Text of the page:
In recent years, there has been an increase in Delaware breach of fiduciary duty claims (including stockholder demands and actual cases) asserted against public company boards alleging that the directors engaged in self-dealing and corporate waste by approving their own pay at excessive levels. In response, an increasing number of companies have included director compensation limits in stockholder-approved equity plans as a strategy for deterring and defending breach of fiduciary duty claims alleging that the directors received excessive compensation. However, a recent decision by the Delaware Supreme Court – Investors Bancorp1 – raises questions about the effectiveness of these limits and the best way to proceed going forward.

What is the difference between the business judgment and entire fairness standards of review and why does it matter?

A court's threshold determination of whether to apply the "business judgment" standard or the "entire fairness" standard of review to a claim involving a breach of fiduciary duty has significant consequences. Board decisions are generally insulated from judicial scrutiny and the potential imposition of personal liability on the directors by the "business judgment rule" standard of review under Delaware corporate law. If the business judgment rule applies, there is a presumption that the board acted in good faith and in the best interest of the company's stockholders so that a court will not second-guess the board's business decision. A plaintiff may overcome the presumption of the business judgment rule by proving that a majority of the board was interested or lacked independence, or that the board acted in bad faith, breached its duty of care or loyalty, or committed corporate waste. This is a high burden of proof. As such, it is more typical to see a dismissal of claims at an early stage where the business judgment rule applies.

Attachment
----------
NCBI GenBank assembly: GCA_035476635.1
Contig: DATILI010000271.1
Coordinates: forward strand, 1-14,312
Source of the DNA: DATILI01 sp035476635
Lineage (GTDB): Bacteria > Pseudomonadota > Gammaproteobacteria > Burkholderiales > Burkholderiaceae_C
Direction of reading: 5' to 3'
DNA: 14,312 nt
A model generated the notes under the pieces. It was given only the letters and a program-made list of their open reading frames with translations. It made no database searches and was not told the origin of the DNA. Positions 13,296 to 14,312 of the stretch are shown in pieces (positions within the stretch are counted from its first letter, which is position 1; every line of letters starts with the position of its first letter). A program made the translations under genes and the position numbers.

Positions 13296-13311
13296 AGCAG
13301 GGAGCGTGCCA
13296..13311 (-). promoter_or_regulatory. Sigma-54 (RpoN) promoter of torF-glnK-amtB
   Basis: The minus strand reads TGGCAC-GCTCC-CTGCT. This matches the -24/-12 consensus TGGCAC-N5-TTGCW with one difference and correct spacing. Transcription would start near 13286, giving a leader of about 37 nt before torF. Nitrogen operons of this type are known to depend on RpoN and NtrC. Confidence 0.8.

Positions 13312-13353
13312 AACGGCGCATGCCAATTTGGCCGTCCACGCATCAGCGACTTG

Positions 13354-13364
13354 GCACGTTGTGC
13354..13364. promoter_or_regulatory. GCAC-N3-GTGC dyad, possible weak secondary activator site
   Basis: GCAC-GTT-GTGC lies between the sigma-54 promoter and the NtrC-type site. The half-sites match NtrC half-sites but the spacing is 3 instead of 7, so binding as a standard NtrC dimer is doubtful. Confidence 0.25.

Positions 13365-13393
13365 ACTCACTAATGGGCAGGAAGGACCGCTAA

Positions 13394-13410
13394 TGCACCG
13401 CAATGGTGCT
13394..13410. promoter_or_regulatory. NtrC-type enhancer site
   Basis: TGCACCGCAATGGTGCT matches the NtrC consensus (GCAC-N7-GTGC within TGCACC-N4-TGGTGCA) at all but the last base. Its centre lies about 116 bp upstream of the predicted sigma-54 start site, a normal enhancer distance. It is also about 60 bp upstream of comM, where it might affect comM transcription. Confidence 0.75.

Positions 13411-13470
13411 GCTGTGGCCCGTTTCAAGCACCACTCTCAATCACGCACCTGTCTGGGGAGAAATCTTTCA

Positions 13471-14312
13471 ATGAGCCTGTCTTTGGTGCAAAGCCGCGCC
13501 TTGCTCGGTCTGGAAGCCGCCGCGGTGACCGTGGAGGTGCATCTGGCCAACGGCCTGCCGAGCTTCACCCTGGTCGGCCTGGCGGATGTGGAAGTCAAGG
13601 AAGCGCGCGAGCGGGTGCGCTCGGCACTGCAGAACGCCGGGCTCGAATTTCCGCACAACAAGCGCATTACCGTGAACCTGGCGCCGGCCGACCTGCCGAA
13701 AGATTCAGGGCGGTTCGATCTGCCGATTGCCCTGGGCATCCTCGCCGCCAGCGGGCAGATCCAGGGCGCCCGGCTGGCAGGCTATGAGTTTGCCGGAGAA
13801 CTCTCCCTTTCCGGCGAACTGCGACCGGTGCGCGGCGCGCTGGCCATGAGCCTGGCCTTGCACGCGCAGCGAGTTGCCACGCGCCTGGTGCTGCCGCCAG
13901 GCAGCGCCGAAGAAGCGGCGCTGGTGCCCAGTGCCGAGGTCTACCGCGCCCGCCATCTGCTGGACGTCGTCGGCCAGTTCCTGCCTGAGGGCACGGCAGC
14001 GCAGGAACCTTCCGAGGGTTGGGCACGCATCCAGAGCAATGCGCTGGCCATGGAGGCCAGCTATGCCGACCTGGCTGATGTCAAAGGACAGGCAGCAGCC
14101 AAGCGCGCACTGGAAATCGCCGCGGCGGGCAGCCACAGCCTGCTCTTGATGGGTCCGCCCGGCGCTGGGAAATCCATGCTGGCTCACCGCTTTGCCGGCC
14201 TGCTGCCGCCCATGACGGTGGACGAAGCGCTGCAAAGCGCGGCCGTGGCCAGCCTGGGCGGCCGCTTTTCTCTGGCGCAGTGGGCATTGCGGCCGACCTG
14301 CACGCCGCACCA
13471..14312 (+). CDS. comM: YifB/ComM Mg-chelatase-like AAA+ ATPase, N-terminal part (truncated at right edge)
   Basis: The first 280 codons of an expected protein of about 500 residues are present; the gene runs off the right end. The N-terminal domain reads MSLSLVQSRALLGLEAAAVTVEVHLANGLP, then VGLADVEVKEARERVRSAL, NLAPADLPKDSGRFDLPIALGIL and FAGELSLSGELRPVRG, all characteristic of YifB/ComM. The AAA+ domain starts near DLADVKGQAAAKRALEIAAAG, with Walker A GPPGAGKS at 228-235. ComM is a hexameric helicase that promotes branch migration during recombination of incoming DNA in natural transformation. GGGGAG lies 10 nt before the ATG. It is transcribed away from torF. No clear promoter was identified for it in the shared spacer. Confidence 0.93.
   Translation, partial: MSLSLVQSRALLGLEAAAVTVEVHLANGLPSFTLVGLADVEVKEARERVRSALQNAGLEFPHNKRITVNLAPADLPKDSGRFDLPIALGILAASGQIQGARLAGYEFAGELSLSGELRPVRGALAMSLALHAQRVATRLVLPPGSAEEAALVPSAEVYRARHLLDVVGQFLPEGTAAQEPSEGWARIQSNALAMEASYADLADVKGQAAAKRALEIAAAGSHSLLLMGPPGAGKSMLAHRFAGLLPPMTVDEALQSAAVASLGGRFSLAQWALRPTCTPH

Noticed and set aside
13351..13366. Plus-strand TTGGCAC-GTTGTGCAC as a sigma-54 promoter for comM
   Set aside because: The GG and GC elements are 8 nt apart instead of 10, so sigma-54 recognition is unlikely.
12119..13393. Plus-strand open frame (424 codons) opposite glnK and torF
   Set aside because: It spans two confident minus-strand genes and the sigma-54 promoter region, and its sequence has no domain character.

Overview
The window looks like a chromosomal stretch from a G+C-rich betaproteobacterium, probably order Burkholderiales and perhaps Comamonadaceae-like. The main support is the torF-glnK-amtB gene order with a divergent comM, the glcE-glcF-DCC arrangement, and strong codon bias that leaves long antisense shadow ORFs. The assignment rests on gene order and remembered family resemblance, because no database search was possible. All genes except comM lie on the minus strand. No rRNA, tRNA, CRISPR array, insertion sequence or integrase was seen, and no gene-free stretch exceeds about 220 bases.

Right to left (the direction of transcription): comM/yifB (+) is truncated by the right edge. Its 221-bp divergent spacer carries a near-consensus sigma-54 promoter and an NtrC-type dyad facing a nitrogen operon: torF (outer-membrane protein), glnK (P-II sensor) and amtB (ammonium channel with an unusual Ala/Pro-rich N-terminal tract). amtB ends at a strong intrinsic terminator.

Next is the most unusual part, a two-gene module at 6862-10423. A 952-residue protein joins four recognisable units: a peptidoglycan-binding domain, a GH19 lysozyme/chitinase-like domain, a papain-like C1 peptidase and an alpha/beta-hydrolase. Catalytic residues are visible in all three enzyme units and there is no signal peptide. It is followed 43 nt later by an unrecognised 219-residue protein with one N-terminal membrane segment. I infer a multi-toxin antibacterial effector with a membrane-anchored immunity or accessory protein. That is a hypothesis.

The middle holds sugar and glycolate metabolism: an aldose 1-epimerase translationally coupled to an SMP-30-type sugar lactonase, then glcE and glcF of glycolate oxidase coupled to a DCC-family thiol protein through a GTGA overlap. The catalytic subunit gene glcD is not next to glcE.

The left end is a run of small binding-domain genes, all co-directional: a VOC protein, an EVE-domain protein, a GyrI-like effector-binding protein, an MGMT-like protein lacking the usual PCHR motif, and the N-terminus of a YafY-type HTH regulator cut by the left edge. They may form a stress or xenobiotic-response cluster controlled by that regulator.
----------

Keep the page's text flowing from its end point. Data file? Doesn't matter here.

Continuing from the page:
A board decision to set director compensation is a self-interested one because the directors are deciding how much to award themselves for board service. As a result, such a decision is not typically entitled to the presumption of the business judgment rule. Rather, it is usually reviewed under the "entire fairness" standard, which involves far more scrutiny. There, the burden falls upon the board to prove that the transaction was entirely fair to the company and its stockholders. It is more challenging for companies to achieve a dismissal of claims under this standard of review, and, as a result, it is more likely that a financial settlement will be required in order to avoid the even more costly path (both in terms of time and money) of continuing the litigation to conclusion.

A board can avoid the entire fairness review and receive the benefit of the business judgment rule in claims involving board compensation if the company's stockholders ratify the self-interested transaction. That is, if a majority of fully informed, uncoerced, and disinterested stockholders approved the awarded board compensation, then the deferential business judgment standard of review would apply.

Why have companies begun including director compensation limits in equity plans in recent years?

Before Investors Bancorp, the Delaware Chancery Court recognized the stockholder ratification defense for director compensation where the compensation was awarded pursuant to a discretionary plan that was approved by the stockholders and contained "meaningful limits" on director compensation. Given the deferential standard of review, companies were often able to secure early dismissal of claims at the initial pleading stage. In those cases, by approving the plan limits, the stockholders were viewed as having removed the taint of director self-interest through their ratification of the payments made under the plan's terms. This principle had become so well-accepted that, in recent years, many companies seeking to mitigate the risk of excessive director pay claims have added director pay limits to their equity plans when submitting them for stockholder approval.